A research team at Georgia Tech is investigating how to get devices a million times smaller than the length of an ant to communicate with one another to form nanonetworks. And they are using a different take on "cellular" communication - namely how bacteria communicate with one another - to find a solution.
An advanced material that could help bring about next-generation "spintronic" computers has revealed one of its fundamental secrets to a team of scientists from Argonne National Laboratory (ANL) and the National Institute of Standards and Technology (NIST).
Researchers at Purdue University and the National Institute of Standards and Technology (NIST) have created a device small enough to fit on a computer chip that converts continuous laser light into numerous ultrashort pulses, a technology that might have applications in more advanced sensors, communications systems and laboratory instruments.
Nanoinformatics 2011 will bring together informatics experts, nanotechnology researchers, and other stakeholders and potential contributors to advance Nanoinformatics 2020 Roadmap goals. The workshop will set a clear path for Nanoinformatics participants through the presentation of projects and research, open discussions, and strategic planning sessions.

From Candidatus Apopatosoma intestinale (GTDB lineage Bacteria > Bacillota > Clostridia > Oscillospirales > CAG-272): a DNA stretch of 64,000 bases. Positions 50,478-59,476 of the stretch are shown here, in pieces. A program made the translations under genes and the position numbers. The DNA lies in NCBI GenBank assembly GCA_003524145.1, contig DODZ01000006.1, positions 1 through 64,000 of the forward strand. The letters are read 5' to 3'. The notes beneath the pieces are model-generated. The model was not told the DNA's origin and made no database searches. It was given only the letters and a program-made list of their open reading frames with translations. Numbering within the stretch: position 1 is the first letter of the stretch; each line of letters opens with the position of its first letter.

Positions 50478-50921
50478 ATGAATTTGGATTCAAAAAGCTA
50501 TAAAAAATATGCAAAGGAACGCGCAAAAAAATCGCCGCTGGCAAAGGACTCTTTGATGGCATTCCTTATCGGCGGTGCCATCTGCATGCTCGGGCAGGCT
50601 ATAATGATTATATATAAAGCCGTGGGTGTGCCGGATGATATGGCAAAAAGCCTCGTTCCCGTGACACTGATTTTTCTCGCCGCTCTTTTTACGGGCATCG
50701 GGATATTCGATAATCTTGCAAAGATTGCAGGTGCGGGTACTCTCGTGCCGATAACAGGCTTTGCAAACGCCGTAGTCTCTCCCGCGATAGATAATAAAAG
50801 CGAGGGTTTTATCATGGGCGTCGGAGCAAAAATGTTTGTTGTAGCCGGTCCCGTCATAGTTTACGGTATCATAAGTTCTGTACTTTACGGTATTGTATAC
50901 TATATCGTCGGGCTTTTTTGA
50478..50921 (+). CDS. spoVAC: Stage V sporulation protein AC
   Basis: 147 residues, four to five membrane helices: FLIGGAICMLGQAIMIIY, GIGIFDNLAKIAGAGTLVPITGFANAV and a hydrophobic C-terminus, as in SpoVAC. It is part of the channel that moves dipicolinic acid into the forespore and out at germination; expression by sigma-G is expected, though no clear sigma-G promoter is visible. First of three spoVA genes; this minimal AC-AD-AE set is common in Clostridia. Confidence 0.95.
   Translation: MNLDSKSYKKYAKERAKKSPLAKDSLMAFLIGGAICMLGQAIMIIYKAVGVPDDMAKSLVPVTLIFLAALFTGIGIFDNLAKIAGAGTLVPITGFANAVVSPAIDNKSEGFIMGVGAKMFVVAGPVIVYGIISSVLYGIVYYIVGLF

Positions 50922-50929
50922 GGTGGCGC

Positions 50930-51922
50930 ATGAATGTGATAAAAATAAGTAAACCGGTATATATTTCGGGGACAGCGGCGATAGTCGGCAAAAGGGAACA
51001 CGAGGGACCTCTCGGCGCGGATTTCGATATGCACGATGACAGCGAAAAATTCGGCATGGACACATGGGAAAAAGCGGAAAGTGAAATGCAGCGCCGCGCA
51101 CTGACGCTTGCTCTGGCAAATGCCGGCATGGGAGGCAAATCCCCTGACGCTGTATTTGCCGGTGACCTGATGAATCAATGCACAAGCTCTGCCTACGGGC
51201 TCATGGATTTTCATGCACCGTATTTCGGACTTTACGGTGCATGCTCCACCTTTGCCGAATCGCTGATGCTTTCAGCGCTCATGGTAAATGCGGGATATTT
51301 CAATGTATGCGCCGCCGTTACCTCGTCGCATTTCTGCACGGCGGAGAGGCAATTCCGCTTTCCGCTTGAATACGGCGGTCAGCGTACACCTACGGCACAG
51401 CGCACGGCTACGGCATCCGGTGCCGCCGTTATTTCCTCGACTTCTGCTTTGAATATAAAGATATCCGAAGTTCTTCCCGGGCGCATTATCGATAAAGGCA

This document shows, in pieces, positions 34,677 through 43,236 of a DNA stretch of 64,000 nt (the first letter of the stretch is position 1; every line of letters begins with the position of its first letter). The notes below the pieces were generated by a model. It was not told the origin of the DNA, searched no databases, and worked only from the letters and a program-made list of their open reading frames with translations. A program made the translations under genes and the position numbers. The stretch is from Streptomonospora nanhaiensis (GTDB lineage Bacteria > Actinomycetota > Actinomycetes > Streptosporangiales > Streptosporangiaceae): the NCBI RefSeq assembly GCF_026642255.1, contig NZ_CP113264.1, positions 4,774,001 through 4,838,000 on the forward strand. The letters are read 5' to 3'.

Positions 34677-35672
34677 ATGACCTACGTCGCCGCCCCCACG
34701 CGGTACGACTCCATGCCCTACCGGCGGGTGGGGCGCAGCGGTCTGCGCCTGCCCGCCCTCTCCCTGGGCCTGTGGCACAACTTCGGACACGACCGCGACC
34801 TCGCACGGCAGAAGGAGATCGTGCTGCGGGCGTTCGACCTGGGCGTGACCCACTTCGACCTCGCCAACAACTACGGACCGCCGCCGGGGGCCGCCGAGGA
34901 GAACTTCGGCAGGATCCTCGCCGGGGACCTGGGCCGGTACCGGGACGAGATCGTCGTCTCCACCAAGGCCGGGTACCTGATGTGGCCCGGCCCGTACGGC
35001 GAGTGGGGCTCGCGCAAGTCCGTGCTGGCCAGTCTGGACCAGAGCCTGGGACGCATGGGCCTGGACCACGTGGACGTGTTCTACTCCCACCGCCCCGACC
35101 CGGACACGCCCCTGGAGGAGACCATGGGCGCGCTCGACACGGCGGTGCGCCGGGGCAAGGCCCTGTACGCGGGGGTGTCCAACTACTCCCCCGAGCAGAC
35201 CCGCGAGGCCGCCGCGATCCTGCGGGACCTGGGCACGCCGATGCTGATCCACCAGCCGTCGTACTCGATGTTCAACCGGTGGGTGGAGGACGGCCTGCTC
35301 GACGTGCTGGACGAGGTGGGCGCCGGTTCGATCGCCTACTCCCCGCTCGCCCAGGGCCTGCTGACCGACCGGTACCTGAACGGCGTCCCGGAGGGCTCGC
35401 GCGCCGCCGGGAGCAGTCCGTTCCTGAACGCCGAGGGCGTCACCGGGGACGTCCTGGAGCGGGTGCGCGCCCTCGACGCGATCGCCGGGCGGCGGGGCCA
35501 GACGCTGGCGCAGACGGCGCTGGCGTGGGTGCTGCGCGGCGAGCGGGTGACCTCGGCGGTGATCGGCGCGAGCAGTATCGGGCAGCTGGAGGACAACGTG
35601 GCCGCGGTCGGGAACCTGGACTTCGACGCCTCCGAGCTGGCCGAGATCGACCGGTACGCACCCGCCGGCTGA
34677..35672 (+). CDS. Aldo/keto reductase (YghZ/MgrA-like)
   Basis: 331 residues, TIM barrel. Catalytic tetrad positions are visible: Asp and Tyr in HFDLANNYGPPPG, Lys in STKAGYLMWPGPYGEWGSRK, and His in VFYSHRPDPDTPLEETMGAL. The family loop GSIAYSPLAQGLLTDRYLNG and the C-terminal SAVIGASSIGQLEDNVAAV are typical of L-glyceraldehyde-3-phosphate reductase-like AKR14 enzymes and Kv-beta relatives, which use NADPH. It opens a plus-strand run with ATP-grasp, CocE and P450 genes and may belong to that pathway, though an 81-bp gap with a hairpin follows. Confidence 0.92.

A dynamical system in which repeated measurements on a single particle yield the same mean result as a single measurement of the whole ensemble is said to be ergodic. The ergodic theorem expresses a fundamental physical principle, and its validity for diffusive processes has now been demonstrated.
Researchers from the National Institute of Standards and Technology and University of Colorado Boulder have developed a low-power microchip that uses a combination of microfluidics and magnetic switches to trap and transport magnetic beads. The novel transport chip may have applications in biotechnology and medical diagnostics.
Final reports have been published from two REACH Implementation Projects on Nanomaterials. Commissioned by the JRC's Institute for Health and Consumer Protection, the projects intended to develop specific advice on the implementation of REACH for nanomaterials.
The European Environmental Bureau (EEB) is deeply disappointed by the European Commission's decision released yesterday to use a narrow definition for the term "nanomaterial", indicating that industry lobbying has won over the Commission's own scientific advisors.